During the 48th Session of the UN Human Rights Council Geneva International Centre for Justice (GICJ) delivered sixteen joint oral statements in collaboration with Meezaan Center for Human Rights and International Organization for the Elimination of All Forms of Racial Discrimination (EAFORD). 

Contents 

Item 4: Human rights situations that require the Council’s attention

Item 3: Promotion and protection of all human rights, civil, political, economic, social and cultural rights, including the right to development

Item 6: Universal Periodic Review 

Item7: Human Rights Situation in Palestine and other occupied Arab territories

Item 9: Racism, racial discrimination, xenophobia and related forms of intolerance: follow-up to and implementation of the Durban Declaration and Programme of Action

 

Item 4: Human rights situations that require the Council’s attention

Interactive dialogue with the Commission of Inquiry on Burundi on its comprehensive written report (A/HRC/48/68) 

Oral Statement on behalf of Meezaan Center for Human Rights

Delivered by: Beatrice Serra

  

Thank you, President,

We would like to thank the Commission of Inquiry for its latest report establishing the facts about the situation of human rights in Burundi. We welcome the progress made by the Burundian Government, particularly in the fight against impunity and corruption, and the promotion of the rule of law. Still, important steps need to be taken to advance national reconciliation, respect fundamental freedoms, preserve democratic space, and protect human rights.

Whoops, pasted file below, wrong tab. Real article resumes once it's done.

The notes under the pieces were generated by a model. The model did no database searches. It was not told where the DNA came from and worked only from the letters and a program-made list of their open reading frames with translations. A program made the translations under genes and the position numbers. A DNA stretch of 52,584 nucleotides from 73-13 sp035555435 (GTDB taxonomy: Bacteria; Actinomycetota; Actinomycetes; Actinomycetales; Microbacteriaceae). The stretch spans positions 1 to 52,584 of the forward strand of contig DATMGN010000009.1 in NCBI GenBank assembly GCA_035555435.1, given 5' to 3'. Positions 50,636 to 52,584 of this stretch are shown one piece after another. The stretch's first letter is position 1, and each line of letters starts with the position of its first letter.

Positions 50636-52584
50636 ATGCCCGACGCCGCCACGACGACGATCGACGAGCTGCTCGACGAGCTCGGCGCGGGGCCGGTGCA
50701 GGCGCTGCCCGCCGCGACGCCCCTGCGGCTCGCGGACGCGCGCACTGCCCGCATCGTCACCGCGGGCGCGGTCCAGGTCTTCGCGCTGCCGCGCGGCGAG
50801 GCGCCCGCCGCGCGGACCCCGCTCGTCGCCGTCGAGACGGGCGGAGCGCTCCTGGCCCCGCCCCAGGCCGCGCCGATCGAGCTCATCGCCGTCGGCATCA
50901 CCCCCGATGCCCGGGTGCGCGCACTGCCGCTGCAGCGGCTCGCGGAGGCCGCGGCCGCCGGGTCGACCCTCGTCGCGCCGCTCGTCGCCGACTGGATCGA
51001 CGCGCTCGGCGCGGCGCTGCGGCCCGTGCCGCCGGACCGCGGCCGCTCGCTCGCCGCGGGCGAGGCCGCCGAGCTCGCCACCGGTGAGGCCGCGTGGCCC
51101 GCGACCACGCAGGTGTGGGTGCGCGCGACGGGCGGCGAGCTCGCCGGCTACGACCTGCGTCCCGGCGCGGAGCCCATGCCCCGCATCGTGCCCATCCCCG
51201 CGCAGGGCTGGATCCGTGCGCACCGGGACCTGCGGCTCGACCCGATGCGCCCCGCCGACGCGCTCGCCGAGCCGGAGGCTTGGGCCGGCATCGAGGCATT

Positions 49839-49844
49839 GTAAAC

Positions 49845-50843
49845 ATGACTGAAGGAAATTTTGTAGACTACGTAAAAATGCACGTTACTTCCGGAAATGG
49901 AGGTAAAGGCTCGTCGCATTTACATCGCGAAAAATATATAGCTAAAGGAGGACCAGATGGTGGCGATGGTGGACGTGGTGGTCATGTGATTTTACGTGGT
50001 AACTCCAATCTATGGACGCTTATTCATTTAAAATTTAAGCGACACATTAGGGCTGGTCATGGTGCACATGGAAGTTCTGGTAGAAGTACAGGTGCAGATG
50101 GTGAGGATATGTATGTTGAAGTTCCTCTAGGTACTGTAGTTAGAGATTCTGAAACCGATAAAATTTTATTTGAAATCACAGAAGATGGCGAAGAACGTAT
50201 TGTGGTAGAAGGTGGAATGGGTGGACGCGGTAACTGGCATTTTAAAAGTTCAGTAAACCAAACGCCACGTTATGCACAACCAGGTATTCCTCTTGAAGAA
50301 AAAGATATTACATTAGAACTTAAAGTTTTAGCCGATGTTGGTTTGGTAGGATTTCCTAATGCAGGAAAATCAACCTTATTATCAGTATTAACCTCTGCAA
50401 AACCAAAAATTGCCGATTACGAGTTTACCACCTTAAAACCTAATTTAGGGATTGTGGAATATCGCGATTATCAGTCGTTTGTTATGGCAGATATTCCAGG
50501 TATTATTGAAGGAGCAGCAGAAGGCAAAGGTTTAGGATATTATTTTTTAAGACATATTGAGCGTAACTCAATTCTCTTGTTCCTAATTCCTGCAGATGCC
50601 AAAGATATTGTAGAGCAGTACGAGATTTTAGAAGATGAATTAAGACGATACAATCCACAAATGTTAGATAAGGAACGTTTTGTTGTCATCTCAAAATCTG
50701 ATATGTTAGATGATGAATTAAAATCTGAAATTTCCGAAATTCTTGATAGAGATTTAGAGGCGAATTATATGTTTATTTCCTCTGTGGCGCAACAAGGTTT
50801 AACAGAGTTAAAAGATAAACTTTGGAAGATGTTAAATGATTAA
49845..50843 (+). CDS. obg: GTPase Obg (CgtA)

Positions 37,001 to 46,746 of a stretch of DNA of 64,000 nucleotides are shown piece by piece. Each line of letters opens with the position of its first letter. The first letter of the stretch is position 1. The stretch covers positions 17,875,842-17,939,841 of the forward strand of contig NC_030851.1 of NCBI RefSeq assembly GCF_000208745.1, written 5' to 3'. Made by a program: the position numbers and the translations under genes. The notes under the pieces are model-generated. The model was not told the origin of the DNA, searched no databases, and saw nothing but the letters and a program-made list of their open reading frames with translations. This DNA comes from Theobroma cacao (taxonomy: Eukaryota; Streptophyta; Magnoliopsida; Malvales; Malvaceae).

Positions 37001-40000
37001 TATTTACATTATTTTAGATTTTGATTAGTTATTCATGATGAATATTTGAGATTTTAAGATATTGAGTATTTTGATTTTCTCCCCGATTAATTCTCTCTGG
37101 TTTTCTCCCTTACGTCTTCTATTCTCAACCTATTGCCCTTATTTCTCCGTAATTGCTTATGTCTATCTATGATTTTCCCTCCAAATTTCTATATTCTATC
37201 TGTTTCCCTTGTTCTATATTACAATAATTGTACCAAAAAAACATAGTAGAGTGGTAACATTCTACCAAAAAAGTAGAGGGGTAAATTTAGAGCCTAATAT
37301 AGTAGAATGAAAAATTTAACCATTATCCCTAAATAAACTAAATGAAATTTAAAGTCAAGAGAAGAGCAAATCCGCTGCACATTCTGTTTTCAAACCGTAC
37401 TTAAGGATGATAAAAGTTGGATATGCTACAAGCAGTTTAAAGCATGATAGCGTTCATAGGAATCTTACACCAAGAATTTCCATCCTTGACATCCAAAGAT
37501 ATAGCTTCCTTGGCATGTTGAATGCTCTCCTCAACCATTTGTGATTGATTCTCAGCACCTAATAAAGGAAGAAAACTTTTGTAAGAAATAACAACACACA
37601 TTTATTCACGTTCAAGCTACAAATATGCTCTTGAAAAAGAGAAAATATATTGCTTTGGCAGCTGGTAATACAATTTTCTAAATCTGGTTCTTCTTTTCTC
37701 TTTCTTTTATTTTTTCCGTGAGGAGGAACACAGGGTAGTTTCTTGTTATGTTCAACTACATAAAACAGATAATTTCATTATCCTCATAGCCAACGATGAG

Meezaan Center for Human Rights and Geneva International Center for Justice are deeply concerned about the numerous violations that continue to be perpetrated in the country, in particular the cases of torture, enforced disappearances and arbitrary detention faced by political opponents, human rights defenders, and journalists. We encourage Burundi to continue increasing its efforts in recognizing and investigating all human rights violations committed and hold perpetrators accountable; only by doing so Burundi can move towards peace, stability and development.